- Notwithstanding the foregoing, all records are to be provided electronically, to the extent possible, and at no cost, other than the cost of labor, unless the requester specifically requests paper copies of records. Further, DOA shall make all efforts to use the resources available to it in existing budgetary authority, including public information officers and other communications personnel at state agencies, to fulfill records requests at no additional labor cost to requesters;

- DOA will provide a uniform set of fees to be applied across all state agencies and quasi-public agencies for fulfilling APRA requests.

House Bill 7814

Leader Michael Chippendale submitted legislation to revisit the 2021 Act on Climate. The ambitious targets set are turning out to be not only unreachable but also excessively costly for our state's ratepayers. The minor adjustments proposed in this bill still honor these objectives, but introduce practical measures to shield Rhode Islanders from the devastating financial impacts we’re already seeing.

House Bill 7810

PUC Study on Electrification: This act would require the public utilities commission (PUC) to produce a report by January 1, 2025, and each January 1 thereafter, on the ability of the current electric grid to handle the electrification load needed to power cars, buildings, and heating of homes within the state and provide the report to the speaker of the house, the senate president and the governor.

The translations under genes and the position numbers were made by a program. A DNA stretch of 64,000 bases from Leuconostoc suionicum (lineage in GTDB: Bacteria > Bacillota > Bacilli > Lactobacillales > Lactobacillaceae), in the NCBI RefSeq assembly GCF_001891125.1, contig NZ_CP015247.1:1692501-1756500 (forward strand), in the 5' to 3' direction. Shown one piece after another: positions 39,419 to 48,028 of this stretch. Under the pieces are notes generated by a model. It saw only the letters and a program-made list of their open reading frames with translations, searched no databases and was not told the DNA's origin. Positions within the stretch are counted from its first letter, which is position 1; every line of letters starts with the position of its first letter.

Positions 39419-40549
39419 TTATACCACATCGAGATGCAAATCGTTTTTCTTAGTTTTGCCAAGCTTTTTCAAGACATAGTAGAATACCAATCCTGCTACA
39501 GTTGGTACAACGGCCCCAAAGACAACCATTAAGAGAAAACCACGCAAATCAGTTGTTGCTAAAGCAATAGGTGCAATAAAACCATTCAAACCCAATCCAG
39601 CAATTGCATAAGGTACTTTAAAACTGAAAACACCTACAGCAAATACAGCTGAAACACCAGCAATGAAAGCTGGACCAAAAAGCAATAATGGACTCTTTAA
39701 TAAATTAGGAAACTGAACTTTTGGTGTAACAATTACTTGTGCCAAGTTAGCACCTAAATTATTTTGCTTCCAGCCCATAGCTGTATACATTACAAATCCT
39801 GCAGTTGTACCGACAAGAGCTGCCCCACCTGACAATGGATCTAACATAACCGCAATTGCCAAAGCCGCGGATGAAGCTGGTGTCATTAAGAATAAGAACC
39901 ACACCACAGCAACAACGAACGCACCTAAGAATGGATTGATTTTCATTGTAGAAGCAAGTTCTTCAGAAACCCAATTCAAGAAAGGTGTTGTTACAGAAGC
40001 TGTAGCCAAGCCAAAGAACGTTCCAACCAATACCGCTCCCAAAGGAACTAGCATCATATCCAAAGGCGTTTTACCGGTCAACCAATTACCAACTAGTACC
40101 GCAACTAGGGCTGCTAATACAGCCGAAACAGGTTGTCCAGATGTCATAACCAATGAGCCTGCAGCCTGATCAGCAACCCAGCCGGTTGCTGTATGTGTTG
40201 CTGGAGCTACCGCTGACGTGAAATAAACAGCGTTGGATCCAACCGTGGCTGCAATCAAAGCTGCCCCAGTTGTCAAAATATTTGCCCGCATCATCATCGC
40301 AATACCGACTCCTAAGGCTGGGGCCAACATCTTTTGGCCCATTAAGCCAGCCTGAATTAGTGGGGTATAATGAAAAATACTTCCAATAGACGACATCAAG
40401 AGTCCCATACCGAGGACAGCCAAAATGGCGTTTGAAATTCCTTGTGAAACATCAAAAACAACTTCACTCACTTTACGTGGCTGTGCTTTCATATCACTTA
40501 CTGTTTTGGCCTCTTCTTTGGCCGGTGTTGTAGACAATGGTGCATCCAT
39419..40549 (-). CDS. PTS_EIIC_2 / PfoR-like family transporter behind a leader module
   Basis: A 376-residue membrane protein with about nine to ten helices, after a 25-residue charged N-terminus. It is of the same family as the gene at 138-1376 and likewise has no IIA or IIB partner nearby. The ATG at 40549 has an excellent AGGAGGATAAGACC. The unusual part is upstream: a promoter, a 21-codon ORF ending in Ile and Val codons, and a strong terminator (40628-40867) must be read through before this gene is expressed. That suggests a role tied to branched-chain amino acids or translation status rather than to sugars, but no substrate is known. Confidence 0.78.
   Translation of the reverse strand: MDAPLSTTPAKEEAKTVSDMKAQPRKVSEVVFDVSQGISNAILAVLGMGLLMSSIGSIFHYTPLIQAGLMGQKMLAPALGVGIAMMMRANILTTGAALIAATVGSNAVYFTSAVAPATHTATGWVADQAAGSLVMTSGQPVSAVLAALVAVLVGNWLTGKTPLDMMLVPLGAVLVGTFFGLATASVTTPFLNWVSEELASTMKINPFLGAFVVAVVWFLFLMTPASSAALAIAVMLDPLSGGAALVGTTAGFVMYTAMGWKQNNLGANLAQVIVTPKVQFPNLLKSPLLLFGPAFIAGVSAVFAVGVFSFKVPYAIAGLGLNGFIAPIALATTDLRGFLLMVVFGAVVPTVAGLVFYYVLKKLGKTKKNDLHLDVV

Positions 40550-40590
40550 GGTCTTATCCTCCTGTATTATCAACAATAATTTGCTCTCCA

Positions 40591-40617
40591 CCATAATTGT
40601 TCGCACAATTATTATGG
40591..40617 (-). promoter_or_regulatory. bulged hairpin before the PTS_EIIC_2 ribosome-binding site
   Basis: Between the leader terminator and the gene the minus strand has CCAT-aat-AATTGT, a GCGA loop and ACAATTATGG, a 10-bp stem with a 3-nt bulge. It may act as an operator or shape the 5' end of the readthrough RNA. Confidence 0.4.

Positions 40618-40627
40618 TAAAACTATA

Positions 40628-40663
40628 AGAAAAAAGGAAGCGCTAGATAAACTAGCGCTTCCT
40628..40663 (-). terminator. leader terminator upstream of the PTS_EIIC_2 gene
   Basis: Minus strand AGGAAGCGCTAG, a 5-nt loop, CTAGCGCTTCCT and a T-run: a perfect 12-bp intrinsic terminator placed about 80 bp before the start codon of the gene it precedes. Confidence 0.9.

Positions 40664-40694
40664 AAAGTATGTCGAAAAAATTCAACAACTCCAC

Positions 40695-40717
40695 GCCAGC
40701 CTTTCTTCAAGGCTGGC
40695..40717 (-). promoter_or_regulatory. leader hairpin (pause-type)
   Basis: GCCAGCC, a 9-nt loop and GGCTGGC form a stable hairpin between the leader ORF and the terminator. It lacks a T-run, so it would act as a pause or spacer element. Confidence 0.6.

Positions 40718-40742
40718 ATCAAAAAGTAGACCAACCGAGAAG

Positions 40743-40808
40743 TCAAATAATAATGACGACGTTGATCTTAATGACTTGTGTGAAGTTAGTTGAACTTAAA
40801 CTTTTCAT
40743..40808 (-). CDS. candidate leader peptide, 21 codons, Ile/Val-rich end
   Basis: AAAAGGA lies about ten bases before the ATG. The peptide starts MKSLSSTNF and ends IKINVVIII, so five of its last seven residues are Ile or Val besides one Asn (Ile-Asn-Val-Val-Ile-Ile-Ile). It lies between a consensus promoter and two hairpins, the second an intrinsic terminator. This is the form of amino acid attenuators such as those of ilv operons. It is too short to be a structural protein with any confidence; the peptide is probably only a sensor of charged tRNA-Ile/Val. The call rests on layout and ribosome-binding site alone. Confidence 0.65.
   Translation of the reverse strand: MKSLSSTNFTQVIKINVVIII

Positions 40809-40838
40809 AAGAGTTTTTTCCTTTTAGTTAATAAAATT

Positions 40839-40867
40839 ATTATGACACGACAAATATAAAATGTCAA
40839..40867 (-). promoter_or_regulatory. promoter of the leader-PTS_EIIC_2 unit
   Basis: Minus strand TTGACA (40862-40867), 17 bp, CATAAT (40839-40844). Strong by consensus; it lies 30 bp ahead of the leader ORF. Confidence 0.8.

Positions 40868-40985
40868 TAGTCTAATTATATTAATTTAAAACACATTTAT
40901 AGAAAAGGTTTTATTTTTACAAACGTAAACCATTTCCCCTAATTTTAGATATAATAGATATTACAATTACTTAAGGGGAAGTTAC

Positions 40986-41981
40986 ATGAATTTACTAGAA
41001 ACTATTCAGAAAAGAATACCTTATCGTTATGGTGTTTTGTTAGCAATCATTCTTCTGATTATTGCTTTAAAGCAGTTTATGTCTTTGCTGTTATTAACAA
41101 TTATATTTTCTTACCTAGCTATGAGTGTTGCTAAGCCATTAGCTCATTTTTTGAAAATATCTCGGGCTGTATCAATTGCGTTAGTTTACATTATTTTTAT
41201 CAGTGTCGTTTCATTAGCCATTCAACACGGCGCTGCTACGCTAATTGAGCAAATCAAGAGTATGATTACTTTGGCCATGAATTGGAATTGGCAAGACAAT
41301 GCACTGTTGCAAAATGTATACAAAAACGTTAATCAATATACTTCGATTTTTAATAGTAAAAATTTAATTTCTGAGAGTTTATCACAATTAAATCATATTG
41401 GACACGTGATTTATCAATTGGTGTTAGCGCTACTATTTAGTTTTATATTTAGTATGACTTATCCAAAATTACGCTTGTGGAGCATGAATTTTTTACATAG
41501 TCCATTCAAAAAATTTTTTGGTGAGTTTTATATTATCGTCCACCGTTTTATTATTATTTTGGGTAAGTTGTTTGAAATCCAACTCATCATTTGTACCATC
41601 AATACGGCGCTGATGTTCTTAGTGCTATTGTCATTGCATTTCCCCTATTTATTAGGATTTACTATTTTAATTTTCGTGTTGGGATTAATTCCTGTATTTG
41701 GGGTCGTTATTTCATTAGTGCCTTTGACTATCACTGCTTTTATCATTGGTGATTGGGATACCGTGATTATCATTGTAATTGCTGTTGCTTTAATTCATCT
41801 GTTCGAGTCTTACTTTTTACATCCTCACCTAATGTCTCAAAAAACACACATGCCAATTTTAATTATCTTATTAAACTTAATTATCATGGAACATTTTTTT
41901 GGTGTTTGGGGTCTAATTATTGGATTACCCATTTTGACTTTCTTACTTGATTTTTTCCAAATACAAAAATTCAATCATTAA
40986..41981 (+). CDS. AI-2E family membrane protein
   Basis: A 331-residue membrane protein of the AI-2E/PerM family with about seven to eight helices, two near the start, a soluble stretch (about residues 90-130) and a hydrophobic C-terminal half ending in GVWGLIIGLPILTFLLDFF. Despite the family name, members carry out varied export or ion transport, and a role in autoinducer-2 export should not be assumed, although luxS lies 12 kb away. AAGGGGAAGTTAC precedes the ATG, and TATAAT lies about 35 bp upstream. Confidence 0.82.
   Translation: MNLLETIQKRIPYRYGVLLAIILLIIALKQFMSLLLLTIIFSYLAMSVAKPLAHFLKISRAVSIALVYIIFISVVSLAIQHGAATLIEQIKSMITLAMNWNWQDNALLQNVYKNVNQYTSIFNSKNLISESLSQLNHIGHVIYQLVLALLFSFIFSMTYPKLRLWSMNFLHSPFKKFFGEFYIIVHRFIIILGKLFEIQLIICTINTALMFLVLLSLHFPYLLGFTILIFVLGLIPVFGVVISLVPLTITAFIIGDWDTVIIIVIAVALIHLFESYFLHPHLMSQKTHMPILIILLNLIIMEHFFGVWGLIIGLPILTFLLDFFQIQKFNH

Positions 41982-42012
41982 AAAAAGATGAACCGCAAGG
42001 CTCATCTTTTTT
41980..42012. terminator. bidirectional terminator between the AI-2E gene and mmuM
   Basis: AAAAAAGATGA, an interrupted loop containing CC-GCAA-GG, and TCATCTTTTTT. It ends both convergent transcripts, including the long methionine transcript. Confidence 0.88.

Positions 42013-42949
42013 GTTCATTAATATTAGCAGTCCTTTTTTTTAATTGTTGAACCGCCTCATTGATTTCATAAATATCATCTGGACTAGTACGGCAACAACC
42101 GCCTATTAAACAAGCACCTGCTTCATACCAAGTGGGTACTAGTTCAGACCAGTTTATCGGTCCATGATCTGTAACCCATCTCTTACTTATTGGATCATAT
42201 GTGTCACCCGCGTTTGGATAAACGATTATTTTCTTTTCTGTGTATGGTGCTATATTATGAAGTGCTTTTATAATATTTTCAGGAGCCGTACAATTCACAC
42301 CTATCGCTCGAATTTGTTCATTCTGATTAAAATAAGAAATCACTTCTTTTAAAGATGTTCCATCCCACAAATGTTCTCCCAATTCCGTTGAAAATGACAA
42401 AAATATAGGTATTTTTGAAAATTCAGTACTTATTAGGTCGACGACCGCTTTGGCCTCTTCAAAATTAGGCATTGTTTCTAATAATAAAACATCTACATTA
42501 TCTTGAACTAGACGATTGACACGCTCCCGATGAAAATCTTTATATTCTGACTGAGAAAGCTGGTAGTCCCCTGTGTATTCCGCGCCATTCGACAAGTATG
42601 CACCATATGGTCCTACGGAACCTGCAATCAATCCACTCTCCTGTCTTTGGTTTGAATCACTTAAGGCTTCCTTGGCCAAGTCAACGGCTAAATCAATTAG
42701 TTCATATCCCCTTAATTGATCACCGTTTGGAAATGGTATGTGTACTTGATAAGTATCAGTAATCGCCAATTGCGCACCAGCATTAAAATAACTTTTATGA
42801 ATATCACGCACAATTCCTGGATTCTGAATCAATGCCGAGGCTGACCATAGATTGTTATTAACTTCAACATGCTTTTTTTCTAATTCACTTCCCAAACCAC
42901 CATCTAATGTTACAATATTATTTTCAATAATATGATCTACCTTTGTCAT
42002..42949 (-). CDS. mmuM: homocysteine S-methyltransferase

House Bill 7683

Real Estate Conveyance Tax: Imposes a conveyance tax on purchasers, of single-family residential properties, who are for-profit entities with over $15,000,000 in assets, at a rate of $6.90/$500, to be collected for housing production fund established in § 42-128-2.1.

House Bill 7778

This act would expand the duties of the small business ombudsman, by also having the ombudsman serve as the Rhode Island commerce corporation's small business advocate.

House Bill 7563

This act would establish the organic farming and certification program to be administered by the department of environmental management.

House Bill 7673

Establishes the first time home buyer savings program act. Allows modifications to federal adjusted gross income for $50,000 in contributions and $150,000 of interest and dividends included in federal adjusted gross income.

House Bill 7680

Estate Tax Reform: This act would phase in an annual increase of the net taxable estate exemption by ten percent (10%) per year until the state exemption equals the federal exemption.

Senate Bill 2348

Establishes the Office of Inspector General as an independent, administrative agency charged with the responsibility to investigate, detect, and prevent fraud,

waste, abuse, and mismanagement in the expenditure of public funds.

Senate Bill 2049

This act would reduce the sales tax rate to five percent (5%).